How to create white willow

19 August 2022

Creating white willow involves a number of processes and a large amount of specialist knowledge and skill. A mixture of patience and haste is also required. Some stages take a great deal of time while for others speed is of the essence.

Keeping it natural

On our Somerset willow farm only natural processes are used to create white willow. There are no shortcuts. No bleaches, dyes or paints! Read on to find out how to create white willow.

White willow
Black Maul willow with the bark removed

What is white willow?

White willow is simply a willow rod that has been stripped of its bark without boiling. However, the variety of willow and the timing of the stripping play a big part in the quality of the end product. It’s also worth remembering that white willow isn’t ‘paper’ white. – it is a slightly creamy colour.

A step-by-step guide to creating white willow

  1. Grow the correct variety of willow. While over 60 different varieties of willow are grown on our farm, only a couple of these are used to produce white willow. The varieties that strip best, and are ultimately the easiest to weave with are; Austrian Grey and Black Maul. That being said, Black Maul can be difficult for an inexperienced willow farmer to grow as it is not disease resistant
  2. Be patient. It usually takes around 3 years for a willow bed to become established. The rods can then be harvested each year for decades. Rod lengths will vary. Basket makers tend to favour rods which are 3ft to 5ft long. While willow cuttings are relatively easy to grow, a successful crop requires weed free, well-maintained soil. A late frost is every willow farmer’s nightmare.
  3. Time the harvest. When the leaves start to drop and/or the first frosts arrive, get out and harvest your willow. While this can be done by hand, it is back-breaking work. Specialist machinery allows us to harvest our 200 acres relatively quickly. That being said, it is still hard, physical work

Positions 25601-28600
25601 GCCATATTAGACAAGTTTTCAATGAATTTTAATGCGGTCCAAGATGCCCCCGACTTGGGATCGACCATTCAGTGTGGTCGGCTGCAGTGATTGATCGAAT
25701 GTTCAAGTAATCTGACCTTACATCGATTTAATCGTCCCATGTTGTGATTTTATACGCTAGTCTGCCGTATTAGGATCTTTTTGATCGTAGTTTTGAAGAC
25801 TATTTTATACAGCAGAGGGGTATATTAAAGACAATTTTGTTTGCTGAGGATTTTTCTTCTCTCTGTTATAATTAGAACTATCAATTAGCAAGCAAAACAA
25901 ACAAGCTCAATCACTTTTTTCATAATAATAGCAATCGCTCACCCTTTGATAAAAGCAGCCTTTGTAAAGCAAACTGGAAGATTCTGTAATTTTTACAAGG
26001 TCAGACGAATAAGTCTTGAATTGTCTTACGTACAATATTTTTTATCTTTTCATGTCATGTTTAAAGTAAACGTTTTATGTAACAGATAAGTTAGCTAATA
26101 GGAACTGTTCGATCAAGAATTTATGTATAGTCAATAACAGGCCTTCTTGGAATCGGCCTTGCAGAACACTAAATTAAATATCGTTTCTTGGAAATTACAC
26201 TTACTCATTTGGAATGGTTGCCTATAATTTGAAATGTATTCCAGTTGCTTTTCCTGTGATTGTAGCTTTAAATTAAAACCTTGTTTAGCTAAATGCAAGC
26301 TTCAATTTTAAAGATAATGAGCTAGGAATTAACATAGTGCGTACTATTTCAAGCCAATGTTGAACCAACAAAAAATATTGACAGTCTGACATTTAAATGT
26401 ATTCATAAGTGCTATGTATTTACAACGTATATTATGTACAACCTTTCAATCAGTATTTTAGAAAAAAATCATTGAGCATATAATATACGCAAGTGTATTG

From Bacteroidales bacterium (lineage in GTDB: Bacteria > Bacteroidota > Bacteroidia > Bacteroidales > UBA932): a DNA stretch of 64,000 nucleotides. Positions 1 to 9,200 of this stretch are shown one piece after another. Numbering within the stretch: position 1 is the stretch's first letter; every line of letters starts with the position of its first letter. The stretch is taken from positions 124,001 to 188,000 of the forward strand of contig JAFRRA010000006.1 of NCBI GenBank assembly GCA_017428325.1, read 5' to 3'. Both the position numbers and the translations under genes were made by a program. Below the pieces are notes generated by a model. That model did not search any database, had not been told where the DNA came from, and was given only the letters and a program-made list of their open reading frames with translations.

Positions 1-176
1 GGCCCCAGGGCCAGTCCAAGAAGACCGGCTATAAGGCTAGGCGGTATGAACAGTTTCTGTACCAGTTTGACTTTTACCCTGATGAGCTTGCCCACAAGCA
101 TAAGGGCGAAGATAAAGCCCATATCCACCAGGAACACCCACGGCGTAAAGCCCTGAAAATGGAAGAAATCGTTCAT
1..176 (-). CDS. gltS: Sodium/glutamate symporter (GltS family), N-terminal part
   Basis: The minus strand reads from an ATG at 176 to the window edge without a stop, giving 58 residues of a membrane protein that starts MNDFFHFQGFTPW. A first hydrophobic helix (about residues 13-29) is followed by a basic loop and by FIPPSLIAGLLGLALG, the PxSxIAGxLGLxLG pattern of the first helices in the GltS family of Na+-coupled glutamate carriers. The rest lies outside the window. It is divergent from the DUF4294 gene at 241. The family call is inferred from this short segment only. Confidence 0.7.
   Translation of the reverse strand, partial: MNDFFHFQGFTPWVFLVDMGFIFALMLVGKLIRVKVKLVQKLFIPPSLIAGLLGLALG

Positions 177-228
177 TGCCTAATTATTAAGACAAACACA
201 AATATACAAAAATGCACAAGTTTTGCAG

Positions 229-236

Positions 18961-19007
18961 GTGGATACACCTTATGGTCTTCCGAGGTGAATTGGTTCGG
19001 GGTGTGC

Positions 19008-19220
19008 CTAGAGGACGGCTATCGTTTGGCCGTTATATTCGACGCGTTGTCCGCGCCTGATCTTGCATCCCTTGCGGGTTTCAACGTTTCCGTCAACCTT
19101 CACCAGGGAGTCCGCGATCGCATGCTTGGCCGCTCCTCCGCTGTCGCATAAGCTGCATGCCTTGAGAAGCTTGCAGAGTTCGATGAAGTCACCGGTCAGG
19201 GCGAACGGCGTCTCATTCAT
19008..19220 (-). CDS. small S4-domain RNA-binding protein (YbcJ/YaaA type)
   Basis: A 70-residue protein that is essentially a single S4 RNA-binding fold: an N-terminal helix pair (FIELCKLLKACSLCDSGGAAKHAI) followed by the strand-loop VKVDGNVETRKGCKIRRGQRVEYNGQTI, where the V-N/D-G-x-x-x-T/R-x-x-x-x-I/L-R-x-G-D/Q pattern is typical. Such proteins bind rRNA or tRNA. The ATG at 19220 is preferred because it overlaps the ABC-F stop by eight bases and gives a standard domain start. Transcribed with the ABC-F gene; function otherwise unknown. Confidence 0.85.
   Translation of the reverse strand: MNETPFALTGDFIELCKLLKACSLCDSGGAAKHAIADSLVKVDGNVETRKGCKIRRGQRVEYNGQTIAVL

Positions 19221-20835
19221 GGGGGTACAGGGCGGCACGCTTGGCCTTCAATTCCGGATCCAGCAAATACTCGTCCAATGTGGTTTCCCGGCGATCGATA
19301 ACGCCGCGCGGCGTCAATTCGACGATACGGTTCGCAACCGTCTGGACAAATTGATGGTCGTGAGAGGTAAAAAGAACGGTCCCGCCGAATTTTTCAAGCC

4. Grade and sort. If the willow is going to be left to stand in water (see point 5) then now is the time to check the length and the quality. A machine is yet to be invented that can sort and grade willow better than a human being
  5. Keep the willow in water*. Stand your freshly harvested willow with the butt (bottom) end in around 6 inches of water. On our farm large willow ‘pits’ are used. You need to keep the willow alive through the winter. (Our pits end up being a haven for nature.) 
  6. Wait for spring. Patience is again required as the willow may need to stand in water from around November to May. Once the sap starts to rise and new leaves form, the next steps await. Timing is critical. Not enough sap and the rods won’t strip, leave it too long and they won’t strip either! Rods will be gone too far and drying up. This is when the weather needs to be favourable. Don’t attempt the next steps if rain is forecast
  7. Strip, wash, dry and store. Next come a raft of steps that need to be completed on the same day. If not, the willow may ‘yellow’. Adapted machinery has made the stripping process on our farm a much quicker and easier task. Not so long ago each rod had to be pulled through a metal brake to remove the bark. While that’s fine for a few bundles worth, it can be soul-destroying when thousands of rods need to be stripped!Once the bark has been carefully removed the willow rods need to be washed, checked and stood out to dry. Separate the rods and stand them on their but end in a dry place – preferably outside. (Our white willow rods dry outdoors on long drying racks and against fencing.) Once the rods have dried they need to be stored in a cool, dark, dry place. Ideally, somewhere air can circulate

*It is possible to strip freshly harvested willow, but this can be tricky.

One of our living willow pits in September

Creating white willow is incredibly labour intensive and a very time-consuming task. As the saying goes, ‘if a job’s worth doing it’s worth doing well’ and this is certainly the case with white willow. On our farm, white willow is definitely a labour of love.

How to create white willow
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